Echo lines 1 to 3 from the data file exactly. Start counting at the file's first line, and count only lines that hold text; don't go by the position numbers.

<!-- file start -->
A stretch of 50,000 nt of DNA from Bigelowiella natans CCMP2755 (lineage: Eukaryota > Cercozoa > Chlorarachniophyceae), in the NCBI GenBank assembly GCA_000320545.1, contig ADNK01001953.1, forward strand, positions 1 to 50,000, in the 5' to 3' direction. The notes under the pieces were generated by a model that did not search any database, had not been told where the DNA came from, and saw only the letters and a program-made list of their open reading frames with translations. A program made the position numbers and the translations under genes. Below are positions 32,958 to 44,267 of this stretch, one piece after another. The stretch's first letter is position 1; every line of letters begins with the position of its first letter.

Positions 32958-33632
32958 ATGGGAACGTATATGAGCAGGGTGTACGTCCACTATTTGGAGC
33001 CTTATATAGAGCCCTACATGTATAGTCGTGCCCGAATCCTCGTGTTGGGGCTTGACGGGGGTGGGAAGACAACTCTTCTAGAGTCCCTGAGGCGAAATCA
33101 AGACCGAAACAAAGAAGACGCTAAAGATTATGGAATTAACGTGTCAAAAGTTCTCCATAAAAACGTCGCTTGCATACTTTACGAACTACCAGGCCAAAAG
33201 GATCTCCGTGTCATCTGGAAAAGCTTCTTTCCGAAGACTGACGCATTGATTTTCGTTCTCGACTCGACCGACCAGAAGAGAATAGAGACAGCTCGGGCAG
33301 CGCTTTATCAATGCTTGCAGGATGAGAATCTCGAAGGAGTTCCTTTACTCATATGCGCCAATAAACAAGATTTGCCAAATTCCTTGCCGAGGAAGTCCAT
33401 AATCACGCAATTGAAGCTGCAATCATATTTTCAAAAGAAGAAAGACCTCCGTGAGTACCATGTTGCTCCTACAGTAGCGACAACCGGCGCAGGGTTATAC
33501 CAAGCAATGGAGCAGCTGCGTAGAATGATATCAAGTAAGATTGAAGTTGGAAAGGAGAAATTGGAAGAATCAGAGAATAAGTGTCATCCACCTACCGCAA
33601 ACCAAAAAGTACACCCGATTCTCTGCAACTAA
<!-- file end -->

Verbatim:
A stretch of 50,000 nt of DNA from Bigelowiella natans CCMP2755 (lineage: Eukaryota > Cercozoa > Chlorarachniophyceae), in the NCBI GenBank assembly GCA_000320545.1, contig ADNK01001953.1, forward strand, positions 1 to 50,000, in the 5' to 3' direction. The notes under the pieces were generated by a model that did not search any database, had not been told where the DNA came from, and saw only the letters and a program-made list of their open reading frames with translations. A program made the position numbers and the translations under genes. Below are positions 32,958 to 44,267 of this stretch, one piece after another. The stretch's first letter is position 1; every line of letters begins with the position of its first letter.

Positions 32958-33632
32958 ATGGGAACGTATATGAGCAGGGTGTACGTCCACTATTTGGAGC